What Applications Does Your Business Use?

I think we can all agree that discoverable sources of electronically stored information (ESI) in litigation now extend well beyond the traditional email and office files. But what else should you collect? To answer that question, consider what applications your business uses – because ESI is being generated from those applications, which makes that ESI potentially discoverable in litigation.

Common Sources of ESI in Business Today

Here some of the common sources of ESI in business today that might be discoverable in litigation cases:

  • Office and Email Files: This has been a traditional source of ESI in many cases for years. But where the office and email files are coming from is changing – for many organizations today, it’s coming from cloud-based Office solutions, such as M365 and G-Suite.  Even the traditional sources are changing.

  • Enterprise Systems: Office and email are one example of an enterprise system, but there are numerous other examples from which relevant ESI may need to be collected.  We could write a blog post just on this category alone (hey, great idea!), and here are a few examples of potentially discoverable enterprise systems:

    • Document Management Systems (DMS): Organizations have been using DMS solutions like SharePoint and Google Drive for years. Has anything changed? Yes – the tendency to link to files within DMS solutions instead of attaching to them in emails has complicated the traditional email-attachment “family” in eDiscovery, because the “child” is in another solution instead of embedded within the email.
    • Customer Relationship Management (CRM): CRM and marketing solutions like SalesForce and HubSpot can be discoverable, especially in cases involving former employees and potential misappropriation of customer lists when they leave for a competitor.
    • Human Resource (HR): HR solutions like ADP Workforce Now and Workday HCM could be discoverable in employment discrimination cases where performance reviews and raises could be central to the issues in the case.
    • Accounting Software: Financial information for the company could be discoverable from accounting software solutions, such as SAP or QuickBooks.  Deciding the form of production may require some discussion and negotiation as some cases merit financial reports generated from the platform, while others may necessitate a “data dump” from the database.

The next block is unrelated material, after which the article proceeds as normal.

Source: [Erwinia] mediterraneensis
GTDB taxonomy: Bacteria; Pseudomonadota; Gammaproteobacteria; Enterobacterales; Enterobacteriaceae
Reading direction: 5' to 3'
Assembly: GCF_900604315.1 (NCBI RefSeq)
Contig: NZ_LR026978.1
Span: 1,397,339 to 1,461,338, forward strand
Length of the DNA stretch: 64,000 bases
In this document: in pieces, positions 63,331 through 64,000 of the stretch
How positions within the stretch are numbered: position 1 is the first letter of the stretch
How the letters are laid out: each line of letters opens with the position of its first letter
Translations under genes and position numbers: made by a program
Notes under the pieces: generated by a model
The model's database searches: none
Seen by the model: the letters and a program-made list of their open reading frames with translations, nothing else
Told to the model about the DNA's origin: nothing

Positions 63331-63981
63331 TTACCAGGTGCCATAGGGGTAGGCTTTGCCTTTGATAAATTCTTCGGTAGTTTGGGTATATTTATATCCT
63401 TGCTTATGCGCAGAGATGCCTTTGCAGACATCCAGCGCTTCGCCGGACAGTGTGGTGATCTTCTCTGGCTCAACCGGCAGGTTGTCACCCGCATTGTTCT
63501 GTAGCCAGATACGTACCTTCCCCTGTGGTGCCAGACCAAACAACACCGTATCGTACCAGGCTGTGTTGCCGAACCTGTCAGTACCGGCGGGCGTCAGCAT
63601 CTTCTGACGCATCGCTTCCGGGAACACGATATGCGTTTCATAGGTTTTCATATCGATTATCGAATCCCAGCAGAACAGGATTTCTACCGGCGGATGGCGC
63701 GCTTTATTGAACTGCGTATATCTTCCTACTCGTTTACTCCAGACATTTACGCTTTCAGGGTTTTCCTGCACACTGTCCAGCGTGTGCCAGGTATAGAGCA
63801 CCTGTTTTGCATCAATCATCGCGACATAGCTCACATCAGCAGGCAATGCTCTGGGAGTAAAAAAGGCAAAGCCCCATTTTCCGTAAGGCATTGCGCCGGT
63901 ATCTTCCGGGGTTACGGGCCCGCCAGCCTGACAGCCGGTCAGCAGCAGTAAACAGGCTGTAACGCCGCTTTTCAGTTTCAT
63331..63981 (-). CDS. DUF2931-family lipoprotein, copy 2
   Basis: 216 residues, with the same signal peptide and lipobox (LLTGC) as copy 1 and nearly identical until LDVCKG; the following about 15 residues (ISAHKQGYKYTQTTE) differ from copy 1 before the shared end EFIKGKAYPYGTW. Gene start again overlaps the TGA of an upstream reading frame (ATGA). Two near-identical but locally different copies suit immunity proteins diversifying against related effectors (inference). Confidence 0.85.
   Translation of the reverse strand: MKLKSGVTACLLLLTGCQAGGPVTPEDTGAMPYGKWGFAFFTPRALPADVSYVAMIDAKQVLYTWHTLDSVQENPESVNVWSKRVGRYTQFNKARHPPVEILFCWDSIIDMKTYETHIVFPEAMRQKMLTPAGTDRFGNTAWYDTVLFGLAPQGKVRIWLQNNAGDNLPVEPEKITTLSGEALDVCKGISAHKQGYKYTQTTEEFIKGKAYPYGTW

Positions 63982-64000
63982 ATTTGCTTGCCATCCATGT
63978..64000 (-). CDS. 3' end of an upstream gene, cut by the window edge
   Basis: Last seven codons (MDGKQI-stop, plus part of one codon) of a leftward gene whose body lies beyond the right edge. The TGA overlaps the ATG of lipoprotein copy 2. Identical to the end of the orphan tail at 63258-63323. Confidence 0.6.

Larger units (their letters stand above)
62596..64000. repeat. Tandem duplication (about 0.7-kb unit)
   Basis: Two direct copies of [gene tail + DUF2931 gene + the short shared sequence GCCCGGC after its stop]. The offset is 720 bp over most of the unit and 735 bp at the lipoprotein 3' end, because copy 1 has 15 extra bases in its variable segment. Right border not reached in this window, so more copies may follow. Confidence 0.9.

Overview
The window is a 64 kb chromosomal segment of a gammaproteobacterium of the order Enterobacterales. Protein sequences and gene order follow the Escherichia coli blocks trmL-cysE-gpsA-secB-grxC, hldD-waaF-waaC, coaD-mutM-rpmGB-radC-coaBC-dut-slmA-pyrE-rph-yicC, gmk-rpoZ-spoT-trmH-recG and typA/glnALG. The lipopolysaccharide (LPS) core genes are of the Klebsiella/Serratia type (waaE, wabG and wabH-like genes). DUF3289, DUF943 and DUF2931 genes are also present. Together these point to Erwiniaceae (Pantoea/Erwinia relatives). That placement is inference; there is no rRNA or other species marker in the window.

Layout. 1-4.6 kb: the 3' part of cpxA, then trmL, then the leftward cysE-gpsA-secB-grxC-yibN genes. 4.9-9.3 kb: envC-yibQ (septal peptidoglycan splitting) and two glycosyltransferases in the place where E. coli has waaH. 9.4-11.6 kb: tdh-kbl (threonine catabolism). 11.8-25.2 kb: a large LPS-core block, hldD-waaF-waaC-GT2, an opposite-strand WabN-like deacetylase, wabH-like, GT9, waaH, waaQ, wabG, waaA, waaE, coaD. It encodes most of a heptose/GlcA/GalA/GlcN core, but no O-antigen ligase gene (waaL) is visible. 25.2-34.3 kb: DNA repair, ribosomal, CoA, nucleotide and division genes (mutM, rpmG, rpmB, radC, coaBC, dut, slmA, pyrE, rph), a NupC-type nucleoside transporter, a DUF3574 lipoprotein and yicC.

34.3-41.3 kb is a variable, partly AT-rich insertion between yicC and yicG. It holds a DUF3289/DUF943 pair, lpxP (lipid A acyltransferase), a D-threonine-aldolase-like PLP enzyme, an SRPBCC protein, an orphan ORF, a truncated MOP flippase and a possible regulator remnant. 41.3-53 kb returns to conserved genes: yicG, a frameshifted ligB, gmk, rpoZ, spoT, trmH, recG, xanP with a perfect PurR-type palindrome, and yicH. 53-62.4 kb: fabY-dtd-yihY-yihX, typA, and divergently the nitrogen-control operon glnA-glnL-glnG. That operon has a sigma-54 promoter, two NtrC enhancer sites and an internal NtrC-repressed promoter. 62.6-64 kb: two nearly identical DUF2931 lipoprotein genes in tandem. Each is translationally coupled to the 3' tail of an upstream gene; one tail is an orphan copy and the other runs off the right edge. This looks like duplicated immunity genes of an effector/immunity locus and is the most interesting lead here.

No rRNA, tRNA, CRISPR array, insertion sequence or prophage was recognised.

• Business Intelligence (BI): BI platforms are also increasingly discoverable as more organizations analyze their data.  Platforms like Microsoft Power BI, Tableau and Oracle BI have important organization data that could be discoverable.  Again, form of production – to determine whether reports or a data dump is appropriate – may require some discussion and negotiation.
  • Mobile Devices: Who doesn’t have a mobile device these days, or correspond with work colleagues over text about business items?  Mobile devices are regularly discoverable these days for text messages and can be discoverable for a variety of other sources of ESI, including photos, videos, geolocation data and more.  Here’s one case that illustrates it’s importance.

  • Collaboration and Chat Apps: What organization doesn’t use these today?  Especially since the pandemic, usage of Slack, Teams and Zoom has skyrocketed and there are many other apps in use by organizations, including ephemeral messaging apps like Snapchat and Signal.  These have become a staple of business communications in recent years and are regularly discoverable.

  • Social Media and Websites: While social media is more often discoverable from individual plaintiffs, there are cases where corporate social media channels could contain discoverable data.  Website content (current and archived) can also be discoverable, as we saw in this case.

  • Audio and Video Files: While often included in other ESI sources (such as mobile devices and collaboration apps), these files merit special mention because of the unique challenges associated with responsiveness determination of these sources and we’re seeing a much larger number of them because of the popularity of mobile devices and the increased proliferation of recorded web meetings on platforms like Zoom and Teams.

  • Source Code/Proprietary Solutions: Even source code and other objects associated with proprietary solutions can be discoverable these days – especially in intellectual property cases.  ESI from source code management tools like Git and Team Foundation Server (that provide version tracking) could certainly be discoverable in these types of cases.


As a reminder, these are common sources of ESI in businesses today, which means that they are likely discoverable as well. There are plenty of others that could be discoverable as well, depending on the type of case and the ESI that could be at issue.

Regardless, when considering what type of ESI to collect for litigation, start by considering what applications your business uses. If your business is using them, there’s a good chance your client’s business is using them too, which makes them potentially discoverable for litigation. Each source of ESI requires a unique approach to discovery to ensure evidence authentication, so it’s important to work with professionals who understand best practices for collecting from each source.

For more information about Forensic Discovery’s Data Preservation and Collection services, click here.

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